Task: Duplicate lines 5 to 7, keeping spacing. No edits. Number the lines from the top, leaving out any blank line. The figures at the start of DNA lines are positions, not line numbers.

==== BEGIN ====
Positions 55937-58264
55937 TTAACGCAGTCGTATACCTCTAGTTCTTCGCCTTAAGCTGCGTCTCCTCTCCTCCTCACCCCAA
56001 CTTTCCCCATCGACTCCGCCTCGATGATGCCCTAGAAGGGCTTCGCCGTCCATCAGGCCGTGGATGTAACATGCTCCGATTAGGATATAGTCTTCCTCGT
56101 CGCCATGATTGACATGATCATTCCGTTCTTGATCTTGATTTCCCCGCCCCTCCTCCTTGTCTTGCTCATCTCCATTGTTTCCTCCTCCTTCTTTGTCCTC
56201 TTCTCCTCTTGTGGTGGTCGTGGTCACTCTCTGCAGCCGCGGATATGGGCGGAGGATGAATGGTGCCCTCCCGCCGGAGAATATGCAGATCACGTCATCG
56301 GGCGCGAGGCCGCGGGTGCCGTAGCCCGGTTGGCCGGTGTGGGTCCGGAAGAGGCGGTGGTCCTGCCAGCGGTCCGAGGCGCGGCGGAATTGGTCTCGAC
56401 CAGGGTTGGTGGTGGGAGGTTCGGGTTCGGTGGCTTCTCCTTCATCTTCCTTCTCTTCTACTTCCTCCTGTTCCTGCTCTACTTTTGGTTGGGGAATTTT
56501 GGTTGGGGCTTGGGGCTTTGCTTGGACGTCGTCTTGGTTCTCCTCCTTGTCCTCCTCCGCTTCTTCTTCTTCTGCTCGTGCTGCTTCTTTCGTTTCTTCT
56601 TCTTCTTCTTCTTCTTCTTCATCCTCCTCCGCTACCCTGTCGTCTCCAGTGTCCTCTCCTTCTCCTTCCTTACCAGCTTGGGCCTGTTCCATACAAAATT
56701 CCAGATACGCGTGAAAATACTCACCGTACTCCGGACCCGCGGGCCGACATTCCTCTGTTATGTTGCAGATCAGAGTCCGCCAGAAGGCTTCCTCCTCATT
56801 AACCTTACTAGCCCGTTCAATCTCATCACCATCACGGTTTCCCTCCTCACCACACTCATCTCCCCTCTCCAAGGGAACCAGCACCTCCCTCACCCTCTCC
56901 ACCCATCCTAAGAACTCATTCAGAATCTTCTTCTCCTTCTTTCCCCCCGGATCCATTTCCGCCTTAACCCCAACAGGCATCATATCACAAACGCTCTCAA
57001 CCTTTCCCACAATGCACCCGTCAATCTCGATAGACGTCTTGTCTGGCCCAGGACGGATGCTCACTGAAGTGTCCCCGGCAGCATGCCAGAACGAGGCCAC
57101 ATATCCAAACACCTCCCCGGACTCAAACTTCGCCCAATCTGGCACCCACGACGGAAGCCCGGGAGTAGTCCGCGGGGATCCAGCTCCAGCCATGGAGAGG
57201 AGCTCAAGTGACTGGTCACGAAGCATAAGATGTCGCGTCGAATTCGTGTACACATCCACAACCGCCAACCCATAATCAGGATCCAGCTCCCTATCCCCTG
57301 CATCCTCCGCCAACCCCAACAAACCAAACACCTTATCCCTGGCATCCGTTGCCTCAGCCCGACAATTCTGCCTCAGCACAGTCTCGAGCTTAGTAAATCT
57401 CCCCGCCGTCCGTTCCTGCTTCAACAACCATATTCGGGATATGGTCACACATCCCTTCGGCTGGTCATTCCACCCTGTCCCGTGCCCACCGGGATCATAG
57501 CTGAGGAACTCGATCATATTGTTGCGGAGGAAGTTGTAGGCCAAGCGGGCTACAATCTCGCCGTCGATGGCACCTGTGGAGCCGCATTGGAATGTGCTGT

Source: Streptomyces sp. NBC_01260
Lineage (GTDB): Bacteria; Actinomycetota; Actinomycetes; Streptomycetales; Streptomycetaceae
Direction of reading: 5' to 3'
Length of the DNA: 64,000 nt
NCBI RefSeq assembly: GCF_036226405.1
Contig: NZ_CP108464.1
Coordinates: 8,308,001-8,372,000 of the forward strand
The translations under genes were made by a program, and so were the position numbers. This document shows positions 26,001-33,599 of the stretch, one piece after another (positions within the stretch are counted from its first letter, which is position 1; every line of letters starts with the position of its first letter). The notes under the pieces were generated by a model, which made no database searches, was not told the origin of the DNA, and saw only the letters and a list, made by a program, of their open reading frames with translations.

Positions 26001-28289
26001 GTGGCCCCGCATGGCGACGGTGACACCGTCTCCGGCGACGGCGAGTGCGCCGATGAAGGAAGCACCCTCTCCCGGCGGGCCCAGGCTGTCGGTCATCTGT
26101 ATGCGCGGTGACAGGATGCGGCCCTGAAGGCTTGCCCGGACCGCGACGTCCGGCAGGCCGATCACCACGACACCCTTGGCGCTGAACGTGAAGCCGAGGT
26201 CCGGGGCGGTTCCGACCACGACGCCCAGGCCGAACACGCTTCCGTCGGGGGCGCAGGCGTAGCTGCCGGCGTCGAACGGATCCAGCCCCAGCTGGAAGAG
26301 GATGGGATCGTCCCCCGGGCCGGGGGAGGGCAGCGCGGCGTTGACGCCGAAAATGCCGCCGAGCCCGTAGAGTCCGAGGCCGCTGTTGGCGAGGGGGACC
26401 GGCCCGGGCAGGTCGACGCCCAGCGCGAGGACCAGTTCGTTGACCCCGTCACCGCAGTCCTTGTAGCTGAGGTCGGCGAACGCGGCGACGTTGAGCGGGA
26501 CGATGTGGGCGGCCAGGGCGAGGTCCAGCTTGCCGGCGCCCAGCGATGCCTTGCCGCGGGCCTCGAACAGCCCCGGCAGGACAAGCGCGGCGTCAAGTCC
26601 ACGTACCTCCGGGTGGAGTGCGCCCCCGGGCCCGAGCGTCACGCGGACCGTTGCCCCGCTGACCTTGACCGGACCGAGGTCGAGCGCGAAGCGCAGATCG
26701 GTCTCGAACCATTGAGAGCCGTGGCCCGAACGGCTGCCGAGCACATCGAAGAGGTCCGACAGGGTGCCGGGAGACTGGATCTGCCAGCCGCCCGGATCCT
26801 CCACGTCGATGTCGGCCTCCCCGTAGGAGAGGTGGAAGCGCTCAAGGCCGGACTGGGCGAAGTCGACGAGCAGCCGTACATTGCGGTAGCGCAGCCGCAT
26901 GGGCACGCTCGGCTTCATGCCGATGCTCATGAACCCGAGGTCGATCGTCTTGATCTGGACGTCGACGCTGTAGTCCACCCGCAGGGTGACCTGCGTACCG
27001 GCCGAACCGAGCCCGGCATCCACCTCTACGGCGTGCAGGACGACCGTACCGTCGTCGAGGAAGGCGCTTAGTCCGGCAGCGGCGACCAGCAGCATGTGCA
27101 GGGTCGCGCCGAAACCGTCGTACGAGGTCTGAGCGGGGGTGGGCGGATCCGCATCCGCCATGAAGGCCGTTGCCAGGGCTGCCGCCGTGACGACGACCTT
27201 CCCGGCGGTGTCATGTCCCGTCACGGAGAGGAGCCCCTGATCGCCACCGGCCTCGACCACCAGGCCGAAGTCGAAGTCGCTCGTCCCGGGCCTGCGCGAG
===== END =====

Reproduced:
56201 TTCTCCTCTTGTGGTGGTCGTGGTCACTCTCTGCAGCCGCGGATATGGGCGGAGGATGAATGGTGCCCTCCCGCCGGAGAATATGCAGATCACGTCATCG
56301 GGCGCGAGGCCGCGGGTGCCGTAGCCCGGTTGGCCGGTGTGGGTCCGGAAGAGGCGGTGGTCCTGCCAGCGGTCCGAGGCGCGGCGGAATTGGTCTCGAC
56401 CAGGGTTGGTGGTGGGAGGTTCGGGTTCGGTGGCTTCTCCTTCATCTTCCTTCTCTTCTACTTCCTCCTGTTCCTGCTCTACTTTTGGTTGGGGAATTTT